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Dear Secretary General Gutteres, and Directors Kanem, Andersen, and Russell,

Several United Nations member states, ignoring the impacts on the climate crisis, the pandemic, human rights, and the sustainable development goals, are intensifying pronatal programs that are designed to push women to have children as a means of expanding economic and other forms of state power.

These include unsustainable pronatal programs in:

  • Iran (which many human rights organizations have condemned),

These moves are enabled by the United Nations’ continued misinterpretation and misapplication of the right to have children under Article 16 of the Universal Declaration of Human Rights and the relevant provisions of the International Bill of Human Rights. The United Nations should promote sustainable family planning, not an archaic family planning model that does not reflect the requisite nuances of human rights-based family planning. A growing coalition of prominent organizations is calling for reforms to the modeling.

Not only do pronatal policies reverse progress in mitigating the climate crisis, but they fundamentally exacerbate the pandemics, which are killing millions. At the same time, faced with the United Nations’ historic failure to adopt a sustainable universal family model, nations like India and Nigeria are struggling on their own to stem disastrous growth.

Democracy, and respect for the future majority, require that family planning be future child-centric, something that inevitably necessitates collective action rather than isolating families in a misleading choice model, as well as centered on ecosocial fairness.

  • Inaction threatens the UN’s credibility. Pronatal policies being rolled out in response to a perceived economic “baby bust” show that our current systems of governance are fundamentally illegitimate. If we are willing to create lots of people in whom we invest relatively little in order to satisfy markets and economies, instead of fewer people in whom we invest more in order to build the democracies that must precede, justify and regulate those markets and economies, we are admitting fundamental illegitimacy, or as the peer-reviewed work shows, the preconstitutionality, of our political systems. This is especially true when doing so exacerbates the climate crisis. In that case, all effective measures to correct this inversion are just.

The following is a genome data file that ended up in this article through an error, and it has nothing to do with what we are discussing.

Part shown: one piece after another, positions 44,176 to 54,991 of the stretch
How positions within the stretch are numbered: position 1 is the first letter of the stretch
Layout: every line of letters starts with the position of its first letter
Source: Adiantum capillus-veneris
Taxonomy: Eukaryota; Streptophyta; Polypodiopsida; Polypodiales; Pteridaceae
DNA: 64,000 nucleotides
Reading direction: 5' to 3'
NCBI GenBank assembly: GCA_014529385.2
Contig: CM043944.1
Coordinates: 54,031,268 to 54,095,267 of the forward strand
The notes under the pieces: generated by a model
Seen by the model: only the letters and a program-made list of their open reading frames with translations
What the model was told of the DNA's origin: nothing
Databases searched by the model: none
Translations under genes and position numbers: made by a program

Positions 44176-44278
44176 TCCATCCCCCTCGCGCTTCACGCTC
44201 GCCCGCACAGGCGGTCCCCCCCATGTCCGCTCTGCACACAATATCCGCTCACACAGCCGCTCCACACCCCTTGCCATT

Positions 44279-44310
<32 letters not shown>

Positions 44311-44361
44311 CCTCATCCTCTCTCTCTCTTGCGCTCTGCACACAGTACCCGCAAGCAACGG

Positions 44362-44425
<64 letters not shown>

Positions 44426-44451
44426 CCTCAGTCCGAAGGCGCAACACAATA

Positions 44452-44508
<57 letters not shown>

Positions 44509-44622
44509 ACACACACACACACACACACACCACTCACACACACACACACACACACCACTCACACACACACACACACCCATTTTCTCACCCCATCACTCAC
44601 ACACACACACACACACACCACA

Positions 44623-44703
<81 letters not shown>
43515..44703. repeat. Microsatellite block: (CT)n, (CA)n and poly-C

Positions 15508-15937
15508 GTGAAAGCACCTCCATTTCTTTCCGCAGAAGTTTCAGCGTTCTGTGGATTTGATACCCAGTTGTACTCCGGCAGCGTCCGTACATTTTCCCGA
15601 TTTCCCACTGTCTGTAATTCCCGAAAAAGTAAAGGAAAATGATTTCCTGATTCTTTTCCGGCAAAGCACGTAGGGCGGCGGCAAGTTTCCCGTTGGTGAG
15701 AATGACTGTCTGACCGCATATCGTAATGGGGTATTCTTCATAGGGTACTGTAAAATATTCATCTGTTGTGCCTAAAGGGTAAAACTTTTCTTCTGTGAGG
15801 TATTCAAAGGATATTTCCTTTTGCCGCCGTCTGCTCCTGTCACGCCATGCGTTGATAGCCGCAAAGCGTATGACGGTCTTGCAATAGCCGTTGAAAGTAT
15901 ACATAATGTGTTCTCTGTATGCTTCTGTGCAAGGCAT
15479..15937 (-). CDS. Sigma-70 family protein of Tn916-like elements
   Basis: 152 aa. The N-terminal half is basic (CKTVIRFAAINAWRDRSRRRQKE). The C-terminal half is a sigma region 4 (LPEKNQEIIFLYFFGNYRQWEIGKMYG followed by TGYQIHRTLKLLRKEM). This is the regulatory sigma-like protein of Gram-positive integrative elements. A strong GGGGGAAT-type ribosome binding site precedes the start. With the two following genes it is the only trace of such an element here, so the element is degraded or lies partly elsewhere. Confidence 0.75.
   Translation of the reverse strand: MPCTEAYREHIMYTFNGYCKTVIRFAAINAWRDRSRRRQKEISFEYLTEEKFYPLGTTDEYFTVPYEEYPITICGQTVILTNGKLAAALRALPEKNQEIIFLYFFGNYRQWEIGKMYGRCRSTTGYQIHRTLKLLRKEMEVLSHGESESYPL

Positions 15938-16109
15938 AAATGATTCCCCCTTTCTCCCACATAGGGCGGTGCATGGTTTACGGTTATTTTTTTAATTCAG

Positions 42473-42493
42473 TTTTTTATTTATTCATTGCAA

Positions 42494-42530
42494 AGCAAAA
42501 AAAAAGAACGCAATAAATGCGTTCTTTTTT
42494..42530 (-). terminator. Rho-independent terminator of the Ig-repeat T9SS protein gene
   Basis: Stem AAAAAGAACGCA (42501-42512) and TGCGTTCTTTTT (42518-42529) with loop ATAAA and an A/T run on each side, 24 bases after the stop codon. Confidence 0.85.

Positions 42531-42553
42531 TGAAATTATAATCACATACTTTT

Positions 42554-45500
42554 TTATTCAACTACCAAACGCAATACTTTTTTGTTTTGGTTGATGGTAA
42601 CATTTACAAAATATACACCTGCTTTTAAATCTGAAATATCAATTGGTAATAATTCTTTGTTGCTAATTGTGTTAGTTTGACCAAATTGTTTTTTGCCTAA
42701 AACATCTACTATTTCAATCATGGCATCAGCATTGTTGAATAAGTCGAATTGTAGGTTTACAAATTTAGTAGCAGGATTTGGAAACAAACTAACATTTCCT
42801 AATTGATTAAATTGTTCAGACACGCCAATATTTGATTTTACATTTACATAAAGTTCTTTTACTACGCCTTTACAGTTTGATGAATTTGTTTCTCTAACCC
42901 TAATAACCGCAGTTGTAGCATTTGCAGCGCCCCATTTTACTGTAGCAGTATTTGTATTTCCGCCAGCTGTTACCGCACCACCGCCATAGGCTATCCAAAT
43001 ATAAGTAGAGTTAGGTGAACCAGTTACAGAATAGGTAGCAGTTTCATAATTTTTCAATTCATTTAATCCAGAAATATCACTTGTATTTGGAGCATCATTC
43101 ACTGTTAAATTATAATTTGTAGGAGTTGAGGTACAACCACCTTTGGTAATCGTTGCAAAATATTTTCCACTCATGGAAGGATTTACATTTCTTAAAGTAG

• The costs of ignoring reproductive justice legal reforms are mounting. These include the costs of the climate emissions that could have been avoided since at least 2007, and the role the failure to require equitable family planning has played in driving the massive and growing gap between rich and poor across the globe. The Fair Start Movement is calculating those costs as harms, and believes world leadership must – and one day will – be held fully accountable for them.
  • Because Fair Start and comparable “creation norm” models are peremptory norms that precede other national and international processes and rights (including property rights), the Fair Start Movement is urging young activists to target concentrations of wealth and power to pay for these eco-social harms, derived fundamentally from poor family planning models, by funding Fair Start efforts and incentives.

Will you join that call? Nothing would have a greater long-run impact on restoring our environment than simultaneously compensating future generations, while helping them become parts of legitimate democracies, via Fair Start investments in their empowerment and resilience.


Ashley Berke, Co-Director at Fair Start

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